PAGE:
Quantitative and Qualitative Risk-Assessment Approaches

There are two commonly used risk-assessment approaches that essentially combine elements of risk management and risk analysis with financial impact and financial return on investment calculations. Determining which approach is best depends on the landscape of your IT infrastructure and assets and how your organization makes business decisions. Many organizations lack the adequate asset management, asset valuation, and intrinsic dollar valuation for their IT infrastructure and assets. Without accurate financials and access to financial data, conducting a quantitative risk assessment is difficult, if not impossible. In this case, organizations typically choose to do a qualitative risk assessment by assigning mission criticality values and priorities to those IT assets that are critical to the organization. This is a subjective prioritization that typically requires an organization's executive management team to define for the IT organization. This is why it is important to align an organization's business drivers, goals, and objectives with the overall risk assessment. The only tricky part is defining what the yardstick of measurement is for your organization (that is, what is most important to you, what threats you are most concerned with, and so on).

Quantitative Risk-Assessment Approach

Organizations that have accurate asset management, inventory management, annual software and hardware maintenance contracts, and access to accurate financials and depreciation schedules for IT assets typically conduct a quantitative risk assessment. A quantitative risk assessment is a methodical, step-by-step calculation of asset valuation, exposure to threats, and the financial impact or loss in the event of the threat being realized. Performing a methodical quantitative risk assessmentinvolves assessing the asset value and threats to those critical IT assets. This is accompanied with several calculations that provide insight into the cost magnitude elements of the security requirement.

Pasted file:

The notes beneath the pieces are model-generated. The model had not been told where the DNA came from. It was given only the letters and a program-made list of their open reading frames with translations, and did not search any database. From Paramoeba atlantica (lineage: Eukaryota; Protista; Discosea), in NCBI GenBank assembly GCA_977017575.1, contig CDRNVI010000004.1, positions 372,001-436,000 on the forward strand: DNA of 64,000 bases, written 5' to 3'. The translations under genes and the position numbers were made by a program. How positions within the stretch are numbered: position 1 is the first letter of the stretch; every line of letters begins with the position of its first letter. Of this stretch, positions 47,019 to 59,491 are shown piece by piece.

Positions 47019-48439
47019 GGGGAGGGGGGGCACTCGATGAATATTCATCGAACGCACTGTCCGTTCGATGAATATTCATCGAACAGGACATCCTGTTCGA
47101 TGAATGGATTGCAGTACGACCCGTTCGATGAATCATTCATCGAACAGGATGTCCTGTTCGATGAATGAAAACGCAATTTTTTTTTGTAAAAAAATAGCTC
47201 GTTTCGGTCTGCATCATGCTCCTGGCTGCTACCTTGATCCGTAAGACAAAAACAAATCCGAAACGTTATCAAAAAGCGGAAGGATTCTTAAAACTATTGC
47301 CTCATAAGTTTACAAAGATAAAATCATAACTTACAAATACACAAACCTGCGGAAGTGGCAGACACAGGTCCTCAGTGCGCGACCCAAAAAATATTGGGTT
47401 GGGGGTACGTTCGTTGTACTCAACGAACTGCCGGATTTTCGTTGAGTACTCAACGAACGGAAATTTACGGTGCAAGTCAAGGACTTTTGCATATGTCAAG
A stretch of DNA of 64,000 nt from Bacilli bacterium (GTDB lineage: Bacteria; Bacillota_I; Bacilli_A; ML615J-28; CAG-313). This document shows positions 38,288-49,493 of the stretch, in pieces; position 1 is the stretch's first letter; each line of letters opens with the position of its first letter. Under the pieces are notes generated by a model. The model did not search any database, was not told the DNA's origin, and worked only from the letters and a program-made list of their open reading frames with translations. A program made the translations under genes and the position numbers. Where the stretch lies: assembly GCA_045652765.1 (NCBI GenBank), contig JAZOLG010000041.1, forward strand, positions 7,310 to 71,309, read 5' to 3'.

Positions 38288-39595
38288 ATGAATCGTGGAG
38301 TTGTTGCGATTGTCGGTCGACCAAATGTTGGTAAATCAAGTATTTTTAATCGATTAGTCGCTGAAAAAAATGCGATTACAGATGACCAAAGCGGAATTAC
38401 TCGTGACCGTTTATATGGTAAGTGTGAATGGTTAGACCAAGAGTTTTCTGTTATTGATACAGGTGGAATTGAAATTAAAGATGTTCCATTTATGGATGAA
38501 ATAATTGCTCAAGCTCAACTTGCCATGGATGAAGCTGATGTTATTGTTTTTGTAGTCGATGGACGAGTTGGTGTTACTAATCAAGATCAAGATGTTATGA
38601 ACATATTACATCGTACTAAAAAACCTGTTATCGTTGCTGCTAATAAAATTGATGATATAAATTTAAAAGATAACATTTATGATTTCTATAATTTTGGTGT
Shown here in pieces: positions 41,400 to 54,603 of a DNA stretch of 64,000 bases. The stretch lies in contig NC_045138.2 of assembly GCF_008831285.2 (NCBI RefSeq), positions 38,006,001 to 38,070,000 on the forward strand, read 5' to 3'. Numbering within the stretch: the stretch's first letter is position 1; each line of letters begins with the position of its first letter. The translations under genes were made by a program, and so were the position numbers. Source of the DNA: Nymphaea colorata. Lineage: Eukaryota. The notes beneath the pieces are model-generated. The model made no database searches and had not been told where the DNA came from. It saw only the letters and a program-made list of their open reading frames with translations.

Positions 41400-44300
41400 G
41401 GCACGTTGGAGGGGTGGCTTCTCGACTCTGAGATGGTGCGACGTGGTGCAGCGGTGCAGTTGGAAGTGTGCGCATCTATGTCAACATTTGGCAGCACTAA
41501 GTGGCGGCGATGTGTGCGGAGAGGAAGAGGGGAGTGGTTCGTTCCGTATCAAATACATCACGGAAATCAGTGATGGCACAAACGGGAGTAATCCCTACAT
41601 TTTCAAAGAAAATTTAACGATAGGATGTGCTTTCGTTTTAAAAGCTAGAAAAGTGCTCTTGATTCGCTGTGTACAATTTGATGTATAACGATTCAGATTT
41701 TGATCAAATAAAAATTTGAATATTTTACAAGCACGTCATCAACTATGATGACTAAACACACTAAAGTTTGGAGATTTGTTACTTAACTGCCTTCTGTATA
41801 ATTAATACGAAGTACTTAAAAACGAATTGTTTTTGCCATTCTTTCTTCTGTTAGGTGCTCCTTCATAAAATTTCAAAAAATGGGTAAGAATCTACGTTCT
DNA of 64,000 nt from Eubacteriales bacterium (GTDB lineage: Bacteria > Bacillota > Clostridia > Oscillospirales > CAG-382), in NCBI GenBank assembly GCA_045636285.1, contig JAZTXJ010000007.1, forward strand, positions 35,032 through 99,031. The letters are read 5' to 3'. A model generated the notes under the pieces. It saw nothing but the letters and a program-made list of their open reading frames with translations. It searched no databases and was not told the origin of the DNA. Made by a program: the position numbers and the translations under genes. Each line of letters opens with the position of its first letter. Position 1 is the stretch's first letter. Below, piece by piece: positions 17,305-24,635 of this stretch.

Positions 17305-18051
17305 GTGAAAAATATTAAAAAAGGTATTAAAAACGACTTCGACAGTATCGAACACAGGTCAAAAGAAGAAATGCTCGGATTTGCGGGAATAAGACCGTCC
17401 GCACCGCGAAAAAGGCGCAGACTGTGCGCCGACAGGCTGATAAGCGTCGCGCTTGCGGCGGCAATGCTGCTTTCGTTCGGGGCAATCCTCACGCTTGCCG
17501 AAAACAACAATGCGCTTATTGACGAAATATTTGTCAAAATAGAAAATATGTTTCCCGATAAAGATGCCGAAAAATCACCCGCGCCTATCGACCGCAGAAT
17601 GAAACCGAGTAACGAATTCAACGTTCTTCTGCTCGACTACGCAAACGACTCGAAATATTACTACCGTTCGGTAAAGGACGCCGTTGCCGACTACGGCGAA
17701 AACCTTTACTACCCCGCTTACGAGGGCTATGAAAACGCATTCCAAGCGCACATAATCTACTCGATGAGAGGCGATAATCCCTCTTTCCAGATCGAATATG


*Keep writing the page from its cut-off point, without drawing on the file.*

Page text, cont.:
Because of the direct relationship between the cost of security and the amount or level of security desired, conducting an asset valuation and a risk and threat analysis is a critical step in conducting a quantitative risk assessment. This critical step will assist organizations in making effective business decisions. By assessing the risks and threats and comparing them to quantitative and measurable financial impacts, an organization's management is better equipped to make sound business decisions pertaining to prioritizing investments for security controls and security countermeasures.

The following steps describe conducting a quantitative risk assessment for an IT asset:


Determine the Asset Value (AV) for each IT asset.


Identify threats to the asset.


Determine the Exposure Factor (EF) for each IT asset in relation to each threat.


Calculate the Single Loss Expectancy (SLE).


Calculate the Annualized Rate of Occurrence (ARO).


Calculate the Annualized Loss Expectancy (ALE).

The first step in conducting a quantitative risk assessment is to identify all the IT assets that will act as the IT infrastructure's asset inventory. These assets should then be prioritized in regard to the systems and applications that support the organization's business processes and functions.

The second step is to identify the likelihood of a threat occurring to those IT assets. These threats include both internal and external threats, natural and man-made threats, accidental or intentional threats, and hardware or software vulnerabilities. For each threat, the risk assessor must calculate the estimated impact of the threat on that IT asset and the likelihood of occurrence or probability that the threat will occur.